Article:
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Energy expected to be EU R&D field worst hit by Ukraine war


Russia and Ukraine are both active in energy research and innovation, study warns

Energy is the EU R&D field most likely to be severely affected by the Russian invasion of Ukraine, according to a new study analysing the impact on the bloc of reduced EU cooperation with Russian researchers and of the disruption caused to work and life in Ukraine.

The study, for the European Commission, warns that discontinuing collaboration with Russia, as many EU R&D organisations are doing, “could impact mainly research and innovation in the energy sector in the EU” because of Russia’s expertise and efforts in this field.

“Russia innovates mainly in the energy sector,” accounting for 3 per cent of the world share of innovation in the field, according to the report published this week.

“As scientific cooperation is a powerful tool for both technology transfer and knowledge sharing, discontinuing scientific collaboration with a partner specialised in the energy sector may limit economies of scale in the corresponding research fields and the uptake of technologies,” it warned.

According to the report, Russian research is directed primarily towards the natural sciences, physics, astronomy and history. Russia’s global share of patents is highest in chemistry and mechanical engineering, such as work on engines, pumps and turbines, it said.

In addition, the report flagged that Ukraine also has “inventors” concentrated in the fields of energy and transport. Its research is focused on ICT, physics, astronomy, mathematics and statistics, the report said, while its biggest share of world patents is in environmental technology, biological analysis and specialist machinery.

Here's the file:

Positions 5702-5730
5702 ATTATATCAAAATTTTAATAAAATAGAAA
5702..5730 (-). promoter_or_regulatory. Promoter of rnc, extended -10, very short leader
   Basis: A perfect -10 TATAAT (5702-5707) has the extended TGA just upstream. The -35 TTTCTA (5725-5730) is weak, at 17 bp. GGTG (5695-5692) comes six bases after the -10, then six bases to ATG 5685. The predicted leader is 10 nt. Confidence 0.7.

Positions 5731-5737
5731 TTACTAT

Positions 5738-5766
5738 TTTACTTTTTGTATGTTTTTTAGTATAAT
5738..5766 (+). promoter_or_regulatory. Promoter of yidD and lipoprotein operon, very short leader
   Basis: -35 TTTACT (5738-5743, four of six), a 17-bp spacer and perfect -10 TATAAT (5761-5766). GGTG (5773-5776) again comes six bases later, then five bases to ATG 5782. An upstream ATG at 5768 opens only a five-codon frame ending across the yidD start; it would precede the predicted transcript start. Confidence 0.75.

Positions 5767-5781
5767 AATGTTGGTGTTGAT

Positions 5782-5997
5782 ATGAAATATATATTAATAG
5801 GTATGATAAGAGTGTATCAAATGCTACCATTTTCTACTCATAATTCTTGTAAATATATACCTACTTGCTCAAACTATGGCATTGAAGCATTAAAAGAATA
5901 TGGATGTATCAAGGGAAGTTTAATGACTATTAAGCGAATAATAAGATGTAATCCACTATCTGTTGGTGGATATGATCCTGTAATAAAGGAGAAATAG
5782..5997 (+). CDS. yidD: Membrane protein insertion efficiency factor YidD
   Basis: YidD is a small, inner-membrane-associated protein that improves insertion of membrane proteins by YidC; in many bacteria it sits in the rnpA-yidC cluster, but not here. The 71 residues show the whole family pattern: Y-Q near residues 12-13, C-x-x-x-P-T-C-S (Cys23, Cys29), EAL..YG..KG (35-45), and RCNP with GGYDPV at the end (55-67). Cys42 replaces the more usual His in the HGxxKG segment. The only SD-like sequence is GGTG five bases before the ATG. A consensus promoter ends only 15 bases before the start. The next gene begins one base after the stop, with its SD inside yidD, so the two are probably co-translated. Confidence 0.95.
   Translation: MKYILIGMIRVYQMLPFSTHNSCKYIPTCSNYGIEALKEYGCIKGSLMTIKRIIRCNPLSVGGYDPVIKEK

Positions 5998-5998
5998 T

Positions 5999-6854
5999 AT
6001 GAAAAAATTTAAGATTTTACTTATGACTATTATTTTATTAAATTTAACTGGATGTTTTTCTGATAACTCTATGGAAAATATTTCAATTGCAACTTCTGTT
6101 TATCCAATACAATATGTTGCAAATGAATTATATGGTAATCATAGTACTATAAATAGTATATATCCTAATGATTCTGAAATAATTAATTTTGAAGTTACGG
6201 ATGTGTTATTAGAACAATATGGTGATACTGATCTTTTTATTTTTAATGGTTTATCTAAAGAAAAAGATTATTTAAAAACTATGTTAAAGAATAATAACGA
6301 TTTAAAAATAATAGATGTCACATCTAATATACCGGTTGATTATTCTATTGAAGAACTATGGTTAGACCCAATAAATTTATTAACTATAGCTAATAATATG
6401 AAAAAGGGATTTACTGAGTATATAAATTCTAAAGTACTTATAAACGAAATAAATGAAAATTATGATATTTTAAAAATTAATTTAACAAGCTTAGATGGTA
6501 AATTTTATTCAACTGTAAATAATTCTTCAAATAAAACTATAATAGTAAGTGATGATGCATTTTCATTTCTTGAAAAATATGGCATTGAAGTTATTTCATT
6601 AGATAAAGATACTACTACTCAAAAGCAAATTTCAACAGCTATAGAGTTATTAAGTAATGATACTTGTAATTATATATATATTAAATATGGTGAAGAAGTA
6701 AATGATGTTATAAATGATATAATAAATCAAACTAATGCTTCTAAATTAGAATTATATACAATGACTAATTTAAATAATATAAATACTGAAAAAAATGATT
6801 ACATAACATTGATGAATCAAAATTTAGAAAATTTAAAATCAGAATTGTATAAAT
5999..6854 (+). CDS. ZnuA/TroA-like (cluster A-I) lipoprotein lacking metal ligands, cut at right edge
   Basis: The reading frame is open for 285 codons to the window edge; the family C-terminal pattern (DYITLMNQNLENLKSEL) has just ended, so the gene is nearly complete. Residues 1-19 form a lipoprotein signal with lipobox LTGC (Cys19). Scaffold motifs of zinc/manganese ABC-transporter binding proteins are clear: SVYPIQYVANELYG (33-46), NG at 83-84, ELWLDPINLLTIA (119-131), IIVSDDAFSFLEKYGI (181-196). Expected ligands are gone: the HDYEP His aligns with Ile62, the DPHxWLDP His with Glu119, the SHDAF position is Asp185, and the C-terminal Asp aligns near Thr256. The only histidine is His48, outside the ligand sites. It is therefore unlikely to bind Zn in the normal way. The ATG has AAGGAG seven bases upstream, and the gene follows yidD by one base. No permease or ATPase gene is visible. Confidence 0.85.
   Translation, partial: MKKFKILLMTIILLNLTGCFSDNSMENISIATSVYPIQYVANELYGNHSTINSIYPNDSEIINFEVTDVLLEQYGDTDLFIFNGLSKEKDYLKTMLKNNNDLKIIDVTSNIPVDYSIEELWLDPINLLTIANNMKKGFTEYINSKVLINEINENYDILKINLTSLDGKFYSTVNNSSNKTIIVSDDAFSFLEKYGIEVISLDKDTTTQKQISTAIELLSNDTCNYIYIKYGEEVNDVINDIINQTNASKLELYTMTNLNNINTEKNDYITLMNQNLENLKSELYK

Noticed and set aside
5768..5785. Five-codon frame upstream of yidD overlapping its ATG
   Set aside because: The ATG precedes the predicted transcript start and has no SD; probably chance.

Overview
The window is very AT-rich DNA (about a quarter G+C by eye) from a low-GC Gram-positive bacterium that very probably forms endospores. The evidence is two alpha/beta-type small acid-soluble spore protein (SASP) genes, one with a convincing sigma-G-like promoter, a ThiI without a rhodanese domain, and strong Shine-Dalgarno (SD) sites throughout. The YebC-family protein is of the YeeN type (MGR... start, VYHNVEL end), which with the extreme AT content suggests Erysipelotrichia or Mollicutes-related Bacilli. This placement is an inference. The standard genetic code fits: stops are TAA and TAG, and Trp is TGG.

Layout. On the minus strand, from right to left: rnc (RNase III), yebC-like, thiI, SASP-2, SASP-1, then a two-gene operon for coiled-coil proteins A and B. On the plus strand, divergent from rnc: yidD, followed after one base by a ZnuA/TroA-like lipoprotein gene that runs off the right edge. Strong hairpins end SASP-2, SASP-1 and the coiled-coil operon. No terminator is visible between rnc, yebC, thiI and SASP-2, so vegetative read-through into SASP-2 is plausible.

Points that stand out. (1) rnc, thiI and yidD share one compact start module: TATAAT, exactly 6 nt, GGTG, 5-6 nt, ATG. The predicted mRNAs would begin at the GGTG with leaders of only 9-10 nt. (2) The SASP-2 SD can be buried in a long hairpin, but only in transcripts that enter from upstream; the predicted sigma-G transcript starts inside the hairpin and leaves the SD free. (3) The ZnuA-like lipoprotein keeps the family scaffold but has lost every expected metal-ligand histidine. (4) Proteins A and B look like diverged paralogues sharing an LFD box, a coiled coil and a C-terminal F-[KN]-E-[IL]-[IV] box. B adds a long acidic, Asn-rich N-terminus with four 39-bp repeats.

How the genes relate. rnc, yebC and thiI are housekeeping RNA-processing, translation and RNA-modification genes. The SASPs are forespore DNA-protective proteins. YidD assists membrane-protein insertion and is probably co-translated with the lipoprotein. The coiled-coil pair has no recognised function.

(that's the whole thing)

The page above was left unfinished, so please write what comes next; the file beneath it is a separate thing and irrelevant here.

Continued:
Impacts on Russia

Following Russia’s invasion of Ukraine, the Commission announced that it was terminating grant agreements with Russian public bodies or related organisations, and freezing payments to them under the EU’s Horizon Europe R&D programme and its Euratom nuclear research and training programme. Many European governments and institutions have also severed ties.

According to the report, Russian science “is likely to be severely hit after scientific partnerships with the EU and other countries are discontinued”. It said that, between 2000 and 2020, 25 per cent of Russian publications involved international collaboration—more than Japan (23 per cent) or China (18 per cent)—and that among these papers, 58 per cent involved collaboration with the EU.

“Almost no other country … has such a preference for scientific collaboration with the EU. Also, as regards patent production, Russia tends to collaborate more internationally than the EU average … Hence, Russia relies more on international collaborations than other countries or regions, such as the EU, the USA, Japan or China when it comes to scientific and technological production,” the report says.

It warns that cutting R&D ties “could be detrimental mainly to Russia in the short term, but it can also impact both [Russian and EU] economies eventually”.